Q. Question for the players. In watching some of Cole’s games in high school, he has a unique ability to attack the basket. Sometimes he shoots. A lot of times he dishes. Brandon, as a jump shooter, how does that help you when he dishes to you beyond the line? Especially Garrison outside, how does that change your life as a post player to possibly get a Cole Anthony pass?
GARRISON BROOKS: I would just say, just seeing him dish all the time in high school, it just helps me to get prepared, to get the ball, even if he passes it, to kind of make him look good for those flashy passes he has.
BRANDON ROBINSON: I think the one thing we preach about in pre-practice with Coach Rob is always being shot ready. That’s something I’ve been working on a lot, always being shot ready when Cole has the ball. The pass could come to you at any time, so always be shot ready and always expect the pass to come to you when he has it.
ROY WILLIAMS: And these would be the two that have most benefited from Cole’s ability to pass. I think Garrison has gotten more lob dunks in the first eight practices than you did maybe all year last year. So they’re aware of his passing ability, and B. Rob is always shot ready.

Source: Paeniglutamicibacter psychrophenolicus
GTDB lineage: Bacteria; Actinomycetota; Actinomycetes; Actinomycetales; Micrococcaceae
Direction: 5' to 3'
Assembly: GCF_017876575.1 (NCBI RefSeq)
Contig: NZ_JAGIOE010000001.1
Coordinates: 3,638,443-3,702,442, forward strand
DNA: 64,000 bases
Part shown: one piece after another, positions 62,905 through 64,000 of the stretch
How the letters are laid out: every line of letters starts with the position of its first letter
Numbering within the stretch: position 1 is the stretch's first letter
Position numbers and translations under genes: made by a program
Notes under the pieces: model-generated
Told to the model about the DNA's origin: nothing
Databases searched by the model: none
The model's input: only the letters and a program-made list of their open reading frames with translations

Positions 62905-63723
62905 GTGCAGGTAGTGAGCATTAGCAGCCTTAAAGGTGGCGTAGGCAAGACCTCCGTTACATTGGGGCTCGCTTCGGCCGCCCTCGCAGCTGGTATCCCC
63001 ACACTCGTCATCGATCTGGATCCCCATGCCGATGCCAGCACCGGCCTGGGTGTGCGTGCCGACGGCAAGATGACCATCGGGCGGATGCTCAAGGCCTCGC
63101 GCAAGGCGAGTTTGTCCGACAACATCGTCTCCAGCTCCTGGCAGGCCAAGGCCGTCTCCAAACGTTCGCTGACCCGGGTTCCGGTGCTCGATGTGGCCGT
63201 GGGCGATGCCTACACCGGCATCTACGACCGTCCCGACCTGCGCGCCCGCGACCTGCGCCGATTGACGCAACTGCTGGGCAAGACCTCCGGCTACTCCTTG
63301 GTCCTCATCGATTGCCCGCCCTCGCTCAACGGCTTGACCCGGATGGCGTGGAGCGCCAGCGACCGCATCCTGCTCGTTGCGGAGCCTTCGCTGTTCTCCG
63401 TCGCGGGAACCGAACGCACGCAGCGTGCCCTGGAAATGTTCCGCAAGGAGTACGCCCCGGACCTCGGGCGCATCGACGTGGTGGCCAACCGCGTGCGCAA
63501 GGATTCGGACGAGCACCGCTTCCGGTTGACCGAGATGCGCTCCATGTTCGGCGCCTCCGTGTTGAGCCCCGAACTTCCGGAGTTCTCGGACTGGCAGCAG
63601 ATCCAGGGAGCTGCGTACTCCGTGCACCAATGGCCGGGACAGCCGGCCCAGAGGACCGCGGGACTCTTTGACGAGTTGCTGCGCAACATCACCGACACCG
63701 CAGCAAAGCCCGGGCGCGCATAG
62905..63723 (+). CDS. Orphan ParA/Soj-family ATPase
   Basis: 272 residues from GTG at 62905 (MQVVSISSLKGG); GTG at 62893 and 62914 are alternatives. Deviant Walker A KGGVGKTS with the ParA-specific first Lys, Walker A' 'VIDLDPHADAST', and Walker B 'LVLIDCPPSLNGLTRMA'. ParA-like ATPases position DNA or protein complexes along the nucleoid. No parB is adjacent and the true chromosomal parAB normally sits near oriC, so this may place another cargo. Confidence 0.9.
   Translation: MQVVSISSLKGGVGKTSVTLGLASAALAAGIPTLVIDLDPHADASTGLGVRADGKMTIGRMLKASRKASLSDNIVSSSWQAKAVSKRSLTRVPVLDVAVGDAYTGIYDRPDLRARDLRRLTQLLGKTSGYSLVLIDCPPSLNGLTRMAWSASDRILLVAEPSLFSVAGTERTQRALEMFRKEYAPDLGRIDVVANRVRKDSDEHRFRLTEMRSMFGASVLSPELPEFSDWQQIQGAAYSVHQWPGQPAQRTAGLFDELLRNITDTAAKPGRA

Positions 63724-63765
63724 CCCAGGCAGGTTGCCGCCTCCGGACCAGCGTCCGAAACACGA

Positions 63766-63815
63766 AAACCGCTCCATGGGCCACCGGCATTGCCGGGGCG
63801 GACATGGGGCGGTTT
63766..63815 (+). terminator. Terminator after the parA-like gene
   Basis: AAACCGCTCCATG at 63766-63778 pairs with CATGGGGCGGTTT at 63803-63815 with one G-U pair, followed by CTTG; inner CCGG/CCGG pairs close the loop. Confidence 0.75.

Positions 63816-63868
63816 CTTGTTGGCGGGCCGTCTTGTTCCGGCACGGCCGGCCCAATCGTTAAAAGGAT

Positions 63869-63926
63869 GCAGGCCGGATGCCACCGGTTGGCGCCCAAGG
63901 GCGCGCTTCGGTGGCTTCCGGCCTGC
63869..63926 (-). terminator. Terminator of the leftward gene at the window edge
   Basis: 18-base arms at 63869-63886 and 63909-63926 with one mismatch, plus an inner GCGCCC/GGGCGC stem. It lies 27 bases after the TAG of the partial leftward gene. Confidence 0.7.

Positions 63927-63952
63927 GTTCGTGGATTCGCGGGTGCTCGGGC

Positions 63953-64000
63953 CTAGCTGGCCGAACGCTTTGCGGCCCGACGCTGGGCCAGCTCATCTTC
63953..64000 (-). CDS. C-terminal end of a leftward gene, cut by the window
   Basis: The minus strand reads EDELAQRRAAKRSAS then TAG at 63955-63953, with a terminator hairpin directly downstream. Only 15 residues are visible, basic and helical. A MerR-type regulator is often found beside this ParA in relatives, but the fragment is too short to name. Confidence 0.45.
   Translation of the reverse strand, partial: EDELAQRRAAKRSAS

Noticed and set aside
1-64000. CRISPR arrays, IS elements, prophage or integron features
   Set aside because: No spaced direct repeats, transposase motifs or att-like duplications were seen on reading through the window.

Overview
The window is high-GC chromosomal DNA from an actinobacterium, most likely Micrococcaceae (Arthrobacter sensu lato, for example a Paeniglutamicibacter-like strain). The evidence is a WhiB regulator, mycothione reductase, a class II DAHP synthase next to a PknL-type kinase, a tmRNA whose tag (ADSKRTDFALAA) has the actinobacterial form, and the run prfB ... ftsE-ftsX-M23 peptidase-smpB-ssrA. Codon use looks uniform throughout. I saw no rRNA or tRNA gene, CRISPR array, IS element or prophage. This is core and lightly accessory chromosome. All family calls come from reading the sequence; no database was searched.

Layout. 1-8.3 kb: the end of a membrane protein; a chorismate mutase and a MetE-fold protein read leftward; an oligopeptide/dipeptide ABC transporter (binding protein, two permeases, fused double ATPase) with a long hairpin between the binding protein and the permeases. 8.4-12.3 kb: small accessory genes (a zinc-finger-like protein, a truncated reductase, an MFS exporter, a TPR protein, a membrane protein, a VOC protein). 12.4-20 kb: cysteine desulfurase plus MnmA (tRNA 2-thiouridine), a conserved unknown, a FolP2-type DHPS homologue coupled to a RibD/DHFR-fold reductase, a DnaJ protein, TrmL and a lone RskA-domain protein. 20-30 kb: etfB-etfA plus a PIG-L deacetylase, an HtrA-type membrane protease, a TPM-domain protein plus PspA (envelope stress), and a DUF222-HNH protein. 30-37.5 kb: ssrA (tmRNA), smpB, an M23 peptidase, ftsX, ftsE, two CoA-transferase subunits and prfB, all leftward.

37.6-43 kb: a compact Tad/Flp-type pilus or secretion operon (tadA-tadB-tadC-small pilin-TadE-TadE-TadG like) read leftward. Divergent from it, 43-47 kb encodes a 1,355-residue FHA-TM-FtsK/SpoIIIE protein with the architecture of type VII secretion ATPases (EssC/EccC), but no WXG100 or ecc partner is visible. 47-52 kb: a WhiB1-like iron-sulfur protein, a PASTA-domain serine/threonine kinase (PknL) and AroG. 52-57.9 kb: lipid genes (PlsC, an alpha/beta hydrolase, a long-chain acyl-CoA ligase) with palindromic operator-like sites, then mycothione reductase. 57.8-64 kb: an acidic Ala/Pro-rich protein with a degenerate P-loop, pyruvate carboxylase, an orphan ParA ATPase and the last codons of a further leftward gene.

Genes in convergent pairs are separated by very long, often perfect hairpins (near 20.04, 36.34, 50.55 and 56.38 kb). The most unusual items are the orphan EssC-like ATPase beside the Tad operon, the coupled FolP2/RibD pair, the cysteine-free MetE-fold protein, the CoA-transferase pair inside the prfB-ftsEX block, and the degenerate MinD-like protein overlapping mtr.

Brian, don’t you laugh. I remember when you played, boy. I remember that too.
Q. This is for Garrison and Brandon. Just what you can say about your leadership roles elevating through the process. We see that in North Carolina every single year somebody moves on, and within a couple years it’s who’s going to step up next, but there’s always those guys who have gotten time. Just what you can say about the experience you’ve had and what it does for you leadership-wise now.
GARRISON BROOKS: It’s been a learning experience since we had Luke, Cam, and Kenny.
GARRISON BROOKS: For me personally, it’s been like a learning experience since we had Luke, Kenny, and Cam leave campus. So I think that they kind of instilled the things that are important — being on time, would being very hard, and learning how to talk to everyone. Like me and B. Rob, just kind of like keep on with what they’ve already taught us and kind of mention what we want to do and what we’ve learned as leaders from like hearing them.
BRANDON ROBINSON: Each and every year since I’ve been here, it’s been different type of leadership styles. As the years go on, you see these different leadership styles change based on the team that we have. I think me and Garrison’s leadership styles are different from Kenny, Luke, and Cam, just because based on the team that we have, having new guys come around.
So like he said, we’re taking in things that we saw them preach to us, and we’re preaching to the new guys that we have here but still trying to do it in our own way and be ourselves.
Q. Coach, you were needling your players just a few minutes ago. Have you always had that type of rapport with your kids over the years? If not, did you find a point in your career in which it was comfortable for you to give as much as you get?